In recent months, I have been witness to a genuine groundswell of interest in improving the methods in which patient safety measures are taught, across the board, in medical education.
In January, there was the release by the Association of American Medical Colleges (AAMC) of "Teaching for Quality," a report on integrating quality improvement and patient safety across the continuum of medical education. The report articulates a broad vision for health care delivery, offers a strategy to increase faculty capacity, and makes three core recommendations focused on quality improvement and patient safety. I have been on the steering committee at the AAMC since the inception of this program, therefore I can vouch that the report addresses the need to increase the capacity of the academic medical centers, teaching hospitals, and medical schools of the U.S. to meet the challenges of health care in the 21st century. These challenges are numerous and include healthcare redesign, accountable care, cost containment, and the quality of care gap.
On top of "Teaching for Quality," there was the announcement that the American Medical Association (AMA) will award $10 million in grants over five years to a group of medical schools to engage in a broad range of teaching innovations, including new ways of teaching and assessing core competencies, individualized learning plans, and a greater focus on patient safety, quality improvement and health care financing.
Between eight and 10 medical schools will be awarded the grants for a total of $2 million annually over five years. Medical schools must have filed a brief letter of intent by Feb. 15 and a full proposal by May 15. The winners will be announced no later than July 1, and the grant program will start Sept. 1.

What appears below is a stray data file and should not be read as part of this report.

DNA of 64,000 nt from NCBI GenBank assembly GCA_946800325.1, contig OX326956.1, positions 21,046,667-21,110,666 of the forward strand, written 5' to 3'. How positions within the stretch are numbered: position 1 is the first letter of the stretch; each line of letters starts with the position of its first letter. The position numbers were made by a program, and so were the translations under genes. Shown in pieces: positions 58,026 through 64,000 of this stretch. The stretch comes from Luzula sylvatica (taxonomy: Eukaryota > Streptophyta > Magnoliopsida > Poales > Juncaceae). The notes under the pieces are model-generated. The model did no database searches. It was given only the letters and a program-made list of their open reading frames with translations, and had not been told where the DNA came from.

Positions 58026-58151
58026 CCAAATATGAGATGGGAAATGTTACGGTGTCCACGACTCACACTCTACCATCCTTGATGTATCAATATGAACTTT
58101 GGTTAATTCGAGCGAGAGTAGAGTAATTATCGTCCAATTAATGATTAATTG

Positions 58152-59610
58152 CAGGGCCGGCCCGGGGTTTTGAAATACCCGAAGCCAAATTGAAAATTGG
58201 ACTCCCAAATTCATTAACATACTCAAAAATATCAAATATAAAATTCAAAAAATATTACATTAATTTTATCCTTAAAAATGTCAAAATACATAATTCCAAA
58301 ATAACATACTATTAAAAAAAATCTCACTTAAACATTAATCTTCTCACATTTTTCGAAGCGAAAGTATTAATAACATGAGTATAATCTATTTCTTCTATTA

In making the announcement, AMA Executive Vice President and CEO James L. Madara, MD, said "a gap exists between physician training and the day-to-day realities of the evolving and emerging health care system."
I'll say. Especially in the area of patient safety. As it currently exists, the curricula and culture of medical education and training allows doctors to enter a lifetime of medical practice with serious competency deficiencies. Medical school graduates learn virtually nothing about quality and safety – how to evaluate it, how to improve it or even that it desperately needs improving.
Medical school graduates themselves tell us that they lack skills that will be vital to medical practice in the coming years. The American Association of Medical Colleges (AAMC) graduating senior questionnaire is an annual survey that every graduating medical student in every medical school fills out. Results of this survey show conclusively that students feel they get inadequate preparation in promoting quality and safety. As many as one-third or more report that they get inadequate instruction in how to interpret and use evidence-based medicine or how to improve the health of their patient populations or how to prevent disease. They also report inadequate training in teamwork and communication with other physicians and health professionals.
Teaching quality and safety improvement is possible. I'm encouraged by the AAMC's "Teaching for Quality" report, and the AMA's grant program and believe that both will help medical schools and residency programs continue to expand their commitment to curricular reform and embrace more sophisticated methods of teaching quality and safety. Medical education is retooling slowly but appropriately. I view all of this as a fitting redefinition of medical professionalism.